Training help please?? Not sure how to adjust to this horse?? Thank you! :)
 
 

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Training help please?? Not sure how to adjust to this horse?? Thank you! :)

This is a discussion on Training help please?? Not sure how to adjust to this horse?? Thank you! :) within the Horse Training forums, part of the Training Horses category

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    • 4 Post By usandpets
    • 1 Post By loosie
    • 1 Post By usandpets
    • 1 Post By franknbeans
    • 1 Post By soph
    • 1 Post By soph

     
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        05-19-2013, 03:42 AM
      #1
    Foal
    Training help please?? Not sure how to adjust to this horse?? Thank you! :)

    Hi, I'm new here ;)

    I would really appreciate any and all opinions!!

    I've only ever ridden rushy, hot horses, but I started a lease on a new horse last week. He will be a good challenge for me, but I could definitely use some help from you all!

    He's a huge thoroughbred-welsh cross, but he's pokey and not very responsive to leg. Without encouragement, he has a little pony gait at the trot, and I need to negotiate with him to pick up the canter. He goes on the bit nicely, and I have him in a fairly mild 3 ring instead of his pellum because I thought it got him even more behind my leg. It's not that he's out of shape, or old, he's very capable, and jumping 3 feet with me...he just isn't a hot horse.
    That's only part of the problem...he is a big coward and spooks at loud noises and silly things (he bolted because of baby bunny the other day!). Not dangerously or often, but it will create problems at shows. (He is not dangerous or mean at all, he's a totally puppydog who is just easily scared and overreacts).
    This horse is owned by a girl that is unhappy with him and she intimidated and scared him. He misses her though, and I'm trying to figure out how to bond quickly with him.

    What I need help with: (feel free to offer opinions or your experiences for any or all of these!!)
    1. What are some aids I can use to get him forward without scaring him too much? (I've never used spurs before because I've only ridden hot horses...If you recommend them, do you have any tips for using them?)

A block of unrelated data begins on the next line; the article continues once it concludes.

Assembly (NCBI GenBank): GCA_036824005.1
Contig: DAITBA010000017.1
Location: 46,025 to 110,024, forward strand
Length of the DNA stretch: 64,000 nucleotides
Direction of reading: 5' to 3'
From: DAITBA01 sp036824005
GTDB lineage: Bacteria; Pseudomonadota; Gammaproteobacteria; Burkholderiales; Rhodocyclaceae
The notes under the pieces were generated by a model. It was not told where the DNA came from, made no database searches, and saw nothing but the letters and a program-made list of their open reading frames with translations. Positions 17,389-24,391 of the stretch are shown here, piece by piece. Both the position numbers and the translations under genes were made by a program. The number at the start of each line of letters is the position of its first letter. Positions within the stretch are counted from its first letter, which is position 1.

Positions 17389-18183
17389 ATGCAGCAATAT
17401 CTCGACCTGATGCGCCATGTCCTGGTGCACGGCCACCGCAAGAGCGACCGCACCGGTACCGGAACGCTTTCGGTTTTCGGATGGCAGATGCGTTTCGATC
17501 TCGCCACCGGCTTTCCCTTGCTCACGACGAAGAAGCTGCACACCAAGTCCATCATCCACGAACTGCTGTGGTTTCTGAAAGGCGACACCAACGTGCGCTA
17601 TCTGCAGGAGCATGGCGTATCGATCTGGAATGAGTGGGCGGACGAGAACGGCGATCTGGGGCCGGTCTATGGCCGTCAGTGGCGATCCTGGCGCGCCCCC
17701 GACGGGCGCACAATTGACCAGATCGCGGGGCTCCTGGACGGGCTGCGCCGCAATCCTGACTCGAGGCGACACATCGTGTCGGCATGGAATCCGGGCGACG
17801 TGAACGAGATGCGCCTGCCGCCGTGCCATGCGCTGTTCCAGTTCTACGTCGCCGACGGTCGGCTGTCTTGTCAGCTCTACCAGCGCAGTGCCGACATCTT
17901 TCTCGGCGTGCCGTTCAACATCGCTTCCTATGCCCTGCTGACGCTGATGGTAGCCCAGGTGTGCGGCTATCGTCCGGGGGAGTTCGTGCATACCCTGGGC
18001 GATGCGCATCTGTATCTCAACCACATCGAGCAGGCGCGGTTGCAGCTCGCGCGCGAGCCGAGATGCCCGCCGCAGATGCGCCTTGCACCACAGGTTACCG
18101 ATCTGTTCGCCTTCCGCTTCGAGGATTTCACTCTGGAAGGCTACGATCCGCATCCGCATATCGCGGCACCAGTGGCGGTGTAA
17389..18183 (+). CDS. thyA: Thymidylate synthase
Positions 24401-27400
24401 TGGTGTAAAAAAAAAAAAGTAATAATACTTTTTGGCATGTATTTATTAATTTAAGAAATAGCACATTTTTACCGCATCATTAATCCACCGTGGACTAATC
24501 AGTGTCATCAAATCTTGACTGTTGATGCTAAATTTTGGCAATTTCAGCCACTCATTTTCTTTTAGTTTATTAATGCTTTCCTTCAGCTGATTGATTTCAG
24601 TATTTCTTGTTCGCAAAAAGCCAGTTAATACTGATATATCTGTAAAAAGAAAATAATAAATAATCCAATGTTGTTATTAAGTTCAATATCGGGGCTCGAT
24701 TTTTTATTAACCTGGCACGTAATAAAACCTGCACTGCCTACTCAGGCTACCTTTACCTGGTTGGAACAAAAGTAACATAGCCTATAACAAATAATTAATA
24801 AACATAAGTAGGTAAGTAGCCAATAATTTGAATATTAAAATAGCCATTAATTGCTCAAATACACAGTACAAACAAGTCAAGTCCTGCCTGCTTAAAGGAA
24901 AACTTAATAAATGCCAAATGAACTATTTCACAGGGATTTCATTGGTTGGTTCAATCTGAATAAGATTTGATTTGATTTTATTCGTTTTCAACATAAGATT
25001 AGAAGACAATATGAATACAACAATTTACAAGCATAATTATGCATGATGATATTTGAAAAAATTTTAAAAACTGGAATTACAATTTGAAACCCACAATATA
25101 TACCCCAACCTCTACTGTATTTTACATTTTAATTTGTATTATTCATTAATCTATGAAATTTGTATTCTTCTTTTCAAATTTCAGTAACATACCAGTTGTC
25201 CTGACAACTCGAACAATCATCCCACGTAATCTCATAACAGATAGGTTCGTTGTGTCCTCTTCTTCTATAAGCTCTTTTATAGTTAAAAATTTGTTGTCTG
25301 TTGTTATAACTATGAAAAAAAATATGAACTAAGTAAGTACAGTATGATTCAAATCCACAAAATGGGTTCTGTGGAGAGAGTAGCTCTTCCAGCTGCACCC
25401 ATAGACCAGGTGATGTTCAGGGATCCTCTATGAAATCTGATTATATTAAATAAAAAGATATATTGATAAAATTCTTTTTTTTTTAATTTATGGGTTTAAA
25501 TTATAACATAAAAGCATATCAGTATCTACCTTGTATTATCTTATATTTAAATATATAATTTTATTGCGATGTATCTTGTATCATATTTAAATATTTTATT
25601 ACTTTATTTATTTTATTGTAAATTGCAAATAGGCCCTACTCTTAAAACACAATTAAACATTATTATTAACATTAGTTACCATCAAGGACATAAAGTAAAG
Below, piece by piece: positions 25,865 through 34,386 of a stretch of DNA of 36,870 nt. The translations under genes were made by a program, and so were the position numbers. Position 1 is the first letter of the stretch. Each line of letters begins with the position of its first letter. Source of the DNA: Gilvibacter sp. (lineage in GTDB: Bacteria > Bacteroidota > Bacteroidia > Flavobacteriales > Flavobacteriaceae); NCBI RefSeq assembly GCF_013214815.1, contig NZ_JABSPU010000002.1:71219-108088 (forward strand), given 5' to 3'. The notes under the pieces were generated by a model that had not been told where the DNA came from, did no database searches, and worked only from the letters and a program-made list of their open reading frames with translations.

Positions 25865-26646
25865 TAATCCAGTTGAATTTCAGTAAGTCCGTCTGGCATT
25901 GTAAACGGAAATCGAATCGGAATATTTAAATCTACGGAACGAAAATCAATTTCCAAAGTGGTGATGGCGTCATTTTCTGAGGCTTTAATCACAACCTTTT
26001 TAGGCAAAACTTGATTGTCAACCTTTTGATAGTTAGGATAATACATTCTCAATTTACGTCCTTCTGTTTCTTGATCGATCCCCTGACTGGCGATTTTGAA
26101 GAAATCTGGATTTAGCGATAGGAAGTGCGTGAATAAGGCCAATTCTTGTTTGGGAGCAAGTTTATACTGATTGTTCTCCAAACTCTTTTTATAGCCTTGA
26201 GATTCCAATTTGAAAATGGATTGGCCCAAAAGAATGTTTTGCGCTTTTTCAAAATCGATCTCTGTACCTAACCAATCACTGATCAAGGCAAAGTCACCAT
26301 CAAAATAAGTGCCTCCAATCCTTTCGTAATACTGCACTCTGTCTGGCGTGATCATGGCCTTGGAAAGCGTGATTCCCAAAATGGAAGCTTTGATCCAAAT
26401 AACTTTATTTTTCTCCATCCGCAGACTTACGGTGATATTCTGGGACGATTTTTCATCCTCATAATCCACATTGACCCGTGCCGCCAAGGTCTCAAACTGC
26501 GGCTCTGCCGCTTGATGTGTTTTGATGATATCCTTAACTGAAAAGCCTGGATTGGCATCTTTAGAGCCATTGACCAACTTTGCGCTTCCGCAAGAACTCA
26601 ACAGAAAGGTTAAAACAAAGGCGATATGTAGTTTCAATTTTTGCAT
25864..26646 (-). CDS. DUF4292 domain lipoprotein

2. What are some good ways to prevent spooks?
    3. How can I build his confidence?
    4. How can I get him to pick up his canter briskly?
    5. How should I punish/correct him when he does spook?
    6. What are some training methods to get him more bombproof?
    7. How do I get him forward and off my leg quickly for a jumping round?
    8. How do I bond faster with him?
    9. The girl is selling him by winter, and I need to help him learn some skills so he can be worth more...What are good things to work on with him that you look for in a horse?
    10. He hates having his ears touched (makes it hard to bridle sometimes), how do I get him over this?
         
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        05-19-2013, 04:53 AM
      #2
    Green Broke
    1: Since you haven't used spurs before and probably don't know how, don't use them. Use a crop instead. Ask with your leg and if he doesn't respond, tap his rear with the crop. If still no response, keep tapping and increase how hard you tap until he moves or responds.

    2: Put time and miles under his feet. This is with both ground work and under saddle. You are new to each other and he is unsure if he can be safe with you.

    3: See number 2

    4: See number 1 and practice

    5: You don't want to punish him. His energy is already elevated. You don't want to add more energy to that. Stay relaxed (as best as you can) and give him direction. By that I mean for you to get his focus back on you. Give him a job: circles, figure 8's, backing, flexing, etc. Once he starts listening again, let him stop, stand and rest.

    6: Number 2 again and desensitizing.

    7: I'm not a jumping person but I would think if you get number one fixed, this should be fixed.

    8: Don't think of it as a bond but as you being his leader. Ground work, time and structure. Ground work shows him that you can control his feet which makes you higher than him in the pecking order and gives you his respect. Time will get you his trust. Structure is setting boundaries of acceptable behavior. Be firm and consistent of what you expect but be fair when correcting, don't over do your correction. Keep any anger in check. If you get frustrated, take a step back, try something else and come back to what you were trying to do.